Let me take a stab at explaining Google's grand strategy.
My friends at ZDNet call this the Google PC, or a network computer.
Well, sort of. You may, instead of buying Microsoft Office, suscribe to Google's GMail and have a rudimentary office system with a gigabyte or two of storage.
But to say Google is going after Microsoft, the way we said Microsoft was going after IBM, is really to damn with faint praise.
If that were all there were to it, why would Google be planning on building out WiFi, or build out an optical network?
Google isn't aiming at Microsoft, or at IBM. It's aiming at the entire computing-telecommunications complex, building out what I'll call the Google TeleComputing Environment.
The idea is to take advantage of not only the Internet's ability to disintermediate clients, but its ability to disintermediate the phone network at the same time, and to do this in an entirely open source way.
What do I mean? Here are the ingredients:
- Universally-accessible applications, based on search.
- Universally-acessible networks, at broadband speeds.
- Universally-competitive systems, worldwide.
Google is flattening the world. More on what this means after the flip.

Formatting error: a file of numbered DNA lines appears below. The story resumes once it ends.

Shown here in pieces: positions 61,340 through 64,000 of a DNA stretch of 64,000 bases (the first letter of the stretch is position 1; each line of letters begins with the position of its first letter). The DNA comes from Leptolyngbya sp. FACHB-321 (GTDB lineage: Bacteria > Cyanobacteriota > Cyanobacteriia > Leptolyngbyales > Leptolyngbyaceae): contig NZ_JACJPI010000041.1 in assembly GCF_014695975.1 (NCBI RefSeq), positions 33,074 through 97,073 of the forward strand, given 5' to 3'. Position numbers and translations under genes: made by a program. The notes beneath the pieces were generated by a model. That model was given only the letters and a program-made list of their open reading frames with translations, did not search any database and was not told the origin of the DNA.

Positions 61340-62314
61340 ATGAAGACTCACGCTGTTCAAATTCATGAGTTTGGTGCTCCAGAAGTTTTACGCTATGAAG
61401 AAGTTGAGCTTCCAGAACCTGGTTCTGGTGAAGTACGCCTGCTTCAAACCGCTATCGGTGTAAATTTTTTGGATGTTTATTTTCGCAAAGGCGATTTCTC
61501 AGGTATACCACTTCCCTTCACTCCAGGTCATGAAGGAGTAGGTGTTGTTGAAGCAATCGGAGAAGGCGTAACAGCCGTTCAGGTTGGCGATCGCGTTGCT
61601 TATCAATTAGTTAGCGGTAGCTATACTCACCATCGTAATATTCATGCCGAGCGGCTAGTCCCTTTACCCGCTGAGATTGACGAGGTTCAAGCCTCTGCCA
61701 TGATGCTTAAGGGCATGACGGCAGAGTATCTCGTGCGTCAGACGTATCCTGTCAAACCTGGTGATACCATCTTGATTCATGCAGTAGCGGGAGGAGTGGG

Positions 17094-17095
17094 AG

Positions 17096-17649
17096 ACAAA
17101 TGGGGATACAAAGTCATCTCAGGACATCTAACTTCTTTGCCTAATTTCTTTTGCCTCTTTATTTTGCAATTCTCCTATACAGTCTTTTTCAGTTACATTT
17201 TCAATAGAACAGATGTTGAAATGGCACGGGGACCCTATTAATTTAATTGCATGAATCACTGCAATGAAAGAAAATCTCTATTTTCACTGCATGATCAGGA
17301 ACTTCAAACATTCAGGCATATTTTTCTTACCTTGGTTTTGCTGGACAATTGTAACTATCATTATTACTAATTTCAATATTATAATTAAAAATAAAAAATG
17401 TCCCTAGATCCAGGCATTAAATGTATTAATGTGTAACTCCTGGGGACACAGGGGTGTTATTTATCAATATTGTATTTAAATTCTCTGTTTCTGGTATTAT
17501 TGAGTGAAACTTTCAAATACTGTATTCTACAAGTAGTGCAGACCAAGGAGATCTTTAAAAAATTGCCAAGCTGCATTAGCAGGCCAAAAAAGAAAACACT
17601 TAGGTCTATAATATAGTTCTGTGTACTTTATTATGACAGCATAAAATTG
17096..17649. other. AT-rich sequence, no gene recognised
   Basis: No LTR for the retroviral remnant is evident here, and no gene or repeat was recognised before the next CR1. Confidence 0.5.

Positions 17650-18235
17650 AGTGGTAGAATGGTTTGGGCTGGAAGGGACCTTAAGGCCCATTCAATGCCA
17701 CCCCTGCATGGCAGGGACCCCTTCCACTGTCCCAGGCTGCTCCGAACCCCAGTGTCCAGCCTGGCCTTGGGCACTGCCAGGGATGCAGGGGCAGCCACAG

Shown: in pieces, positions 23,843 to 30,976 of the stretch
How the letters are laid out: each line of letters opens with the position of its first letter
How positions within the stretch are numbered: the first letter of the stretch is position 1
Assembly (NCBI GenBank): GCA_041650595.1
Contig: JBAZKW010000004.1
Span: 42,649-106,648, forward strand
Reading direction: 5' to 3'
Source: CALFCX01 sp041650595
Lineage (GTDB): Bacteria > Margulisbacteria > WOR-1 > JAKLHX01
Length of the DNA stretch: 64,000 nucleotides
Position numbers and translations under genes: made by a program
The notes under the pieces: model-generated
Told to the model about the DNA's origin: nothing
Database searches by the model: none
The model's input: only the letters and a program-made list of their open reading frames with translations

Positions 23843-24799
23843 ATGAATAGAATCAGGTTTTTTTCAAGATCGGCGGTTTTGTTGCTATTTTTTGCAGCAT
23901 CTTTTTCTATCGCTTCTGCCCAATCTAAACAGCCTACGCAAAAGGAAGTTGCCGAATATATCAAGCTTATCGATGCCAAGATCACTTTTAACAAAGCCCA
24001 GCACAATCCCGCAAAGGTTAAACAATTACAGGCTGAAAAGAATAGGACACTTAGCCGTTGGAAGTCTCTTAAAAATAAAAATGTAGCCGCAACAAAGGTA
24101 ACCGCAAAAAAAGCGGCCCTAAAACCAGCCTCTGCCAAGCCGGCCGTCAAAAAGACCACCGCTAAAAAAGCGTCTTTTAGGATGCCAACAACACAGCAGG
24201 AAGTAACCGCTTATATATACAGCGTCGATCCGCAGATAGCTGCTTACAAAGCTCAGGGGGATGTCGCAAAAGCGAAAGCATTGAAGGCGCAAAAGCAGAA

- You don't need a PC for access, or for applications. Bring what you have.
- You don't need a telecommunications gatekeeper. Bits are everywhere.
- Wherever you are it's all the same.
(The picture is a detail from the 1947 film "It's a Wonderful Life.")
The telecomm aspects of Google's strategy might not make sense in Korea, where you can already get multi-megabit bandwidth on demand, wired or wireless. But in the U.S., where telephone and cable companies dominate access, with help from the government, the Google strategy gives you a way to jump over all of it.
In India and Africa, where mobile networks are ubiquitous but online services of quality are scarce, you will be able to jump into Google's servers to get the services you need. Those are being built-out, and note how quick Google was to open up GMail to mobile phones.
By the same token, Chinese users may be crippled by the second-rate service they get from censored search sites, including Google.CN. But those with a Clue will be able to jump over the Great Firewall and access those applications, while those left behind will fall behind in knowledge. Eventually China either joins the world, fully and fairly, or it goes back to cow dung communism, while economic rivals such as India and Singapore rise.
It's a grand design, based on principles Scott McNealy (among others) have been talking about for years, maybe decades.
But they've just been talking about it.
Google is out to do it.
And that may change the world in ways even Bill Gates could not have imagined.
So long as Google maintains its own credibility.